Corporate counsel jobs may be found in a variety of institutions, including banks, hospitals and colleges. Responsibilities are often diverse and complex, requiring knowledge of legal research, employment contracts and litigation. General corporate counselors are likely to advise executive managers and ensure compliance with appropriate laws, while real estate counselors may draft and negotiate lease agreements. Litigation is likely to be an area in which corporate counsel reaches agreements with customers, employment law often concerns a company’s labor practices and intellectual property usually pertains to the management of patents and copyrights. Corporate legal assistants may support counselors and conduct legal research or maintain crucial paperwork.
Many organizations require a professional employee who handles matters of law, regulation, policy and strategy. Often known as a corporate attorney, this person is likely to be a member of in-house counsel. Responsibilities may include advising the executive management team and developing strategic business plans. Additional duties may be to oversee associate general counselors and support staff members, manage the compliance department and act as the company’s chief legal representative with internal and external organizations and constituencies.
While some counselors may work in a general manner, such as that described above, others may choose to specialize in a particular area. Corporate counsel jobs, for example, may oversee issues concerning retail and office real estate. Companies that sell goods or services often maintain retail locations for public accessibility. In this instance, functions are likely to include reviewing, drafting and negotiating lease agreements and amendments. Counsel may also negotiate and draft lease documents, provide legal support for property matters and oversee construction of retail outlets as well as manage landlord/tenant relationships.
Litigation is another legal area in which companies often need professional assistance. Credit card companies, for instance, often conduct collections efforts against delinquent account holders. In many cases, such efforts either establish settlement agreements or are placed with third-party collection agencies. Corporate counsel jobs in this area are likely to supervise outside counsel and direct the course of all litigation. These positions may also act as liaisons with the collections department and manage outstanding receivables for the company. Additional functions may include reviewing and revising all prepared briefs, responding to discovery requests and interpreting policies and procedures for collections activities.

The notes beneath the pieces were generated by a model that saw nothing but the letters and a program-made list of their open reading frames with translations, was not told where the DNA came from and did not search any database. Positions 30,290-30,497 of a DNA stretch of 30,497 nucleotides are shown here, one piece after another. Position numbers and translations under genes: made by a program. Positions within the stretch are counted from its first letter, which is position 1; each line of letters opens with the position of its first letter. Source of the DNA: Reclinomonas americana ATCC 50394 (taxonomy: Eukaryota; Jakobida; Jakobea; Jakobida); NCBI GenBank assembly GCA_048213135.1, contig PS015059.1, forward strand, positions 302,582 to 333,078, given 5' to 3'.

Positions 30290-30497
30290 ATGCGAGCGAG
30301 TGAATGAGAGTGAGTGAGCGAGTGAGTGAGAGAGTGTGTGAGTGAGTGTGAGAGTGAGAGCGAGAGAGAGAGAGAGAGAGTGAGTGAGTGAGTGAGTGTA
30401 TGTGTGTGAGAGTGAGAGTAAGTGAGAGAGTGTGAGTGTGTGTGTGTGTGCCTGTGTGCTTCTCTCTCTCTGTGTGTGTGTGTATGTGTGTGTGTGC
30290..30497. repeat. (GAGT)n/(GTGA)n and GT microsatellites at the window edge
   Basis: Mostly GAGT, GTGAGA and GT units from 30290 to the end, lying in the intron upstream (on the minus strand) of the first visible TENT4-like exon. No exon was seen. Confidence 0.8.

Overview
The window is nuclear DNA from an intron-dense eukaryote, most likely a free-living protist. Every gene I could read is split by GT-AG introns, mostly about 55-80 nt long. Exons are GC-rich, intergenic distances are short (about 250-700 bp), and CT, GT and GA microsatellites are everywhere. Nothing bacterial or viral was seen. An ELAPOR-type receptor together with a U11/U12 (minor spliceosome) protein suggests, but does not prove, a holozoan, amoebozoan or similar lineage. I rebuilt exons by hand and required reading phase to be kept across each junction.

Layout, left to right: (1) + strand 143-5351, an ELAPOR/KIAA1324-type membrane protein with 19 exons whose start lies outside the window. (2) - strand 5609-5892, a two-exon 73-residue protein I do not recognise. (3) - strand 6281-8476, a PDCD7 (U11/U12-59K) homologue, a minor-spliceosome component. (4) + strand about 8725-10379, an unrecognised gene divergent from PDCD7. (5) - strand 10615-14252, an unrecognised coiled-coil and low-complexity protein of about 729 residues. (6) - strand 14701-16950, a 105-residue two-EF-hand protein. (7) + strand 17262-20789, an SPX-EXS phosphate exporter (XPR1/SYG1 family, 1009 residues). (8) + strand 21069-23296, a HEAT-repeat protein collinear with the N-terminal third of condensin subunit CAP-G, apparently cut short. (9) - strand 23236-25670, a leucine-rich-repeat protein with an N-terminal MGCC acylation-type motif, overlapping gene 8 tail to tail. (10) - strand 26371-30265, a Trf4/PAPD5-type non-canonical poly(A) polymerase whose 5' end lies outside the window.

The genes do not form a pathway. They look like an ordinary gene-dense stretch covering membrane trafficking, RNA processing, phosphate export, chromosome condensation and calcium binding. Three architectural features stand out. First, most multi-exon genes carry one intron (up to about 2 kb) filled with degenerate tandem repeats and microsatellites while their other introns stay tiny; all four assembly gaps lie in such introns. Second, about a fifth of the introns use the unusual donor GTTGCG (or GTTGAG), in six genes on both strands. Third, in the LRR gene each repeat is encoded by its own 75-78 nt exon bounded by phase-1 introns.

In some cases, companies need support in labor and employment compliance. This area is likely to be managed by corporate law, in which the counselor coordinates with human resources to provide advice for employment practices. Responsibilities of such corporate counsel jobs may include handling in-house discrimination charges pending before governmental agencies, conducting grievance arbitrations and coordinating defense strategies in litigation matters. Further duties may be to ensure compliance with all government ordinances related to labor and employment and serve as business counsel to such employee-related functions as communications, security and ethics.
Companies or business owners often hold legal right to intellectual property, including patents, copyrights and trademarks. Corporate counsel jobs may thus manage patent litigation, evaluate patent validity and research infringement cases. Additional duties may include participating in licensing activities, reviewing pleadings and motions and coordinating internal and external discovery. The intellectual property counsel may also negotiate settlements where patent infringement occurs, execute responsive legal action for all court matters and manage the company’s patent portfolio.
The increasing complexity of laws and legal research has led many companies to employ a corporate legal assistant. This person often manages tasks that do not require corporate counsel expertise. Assistants usually research background materials, summarize documents and prepare attorneys for court or other litigation hearings. Additional responsibilities may include preparing financial statements and tax returns, developing employee contracts and maintaining files.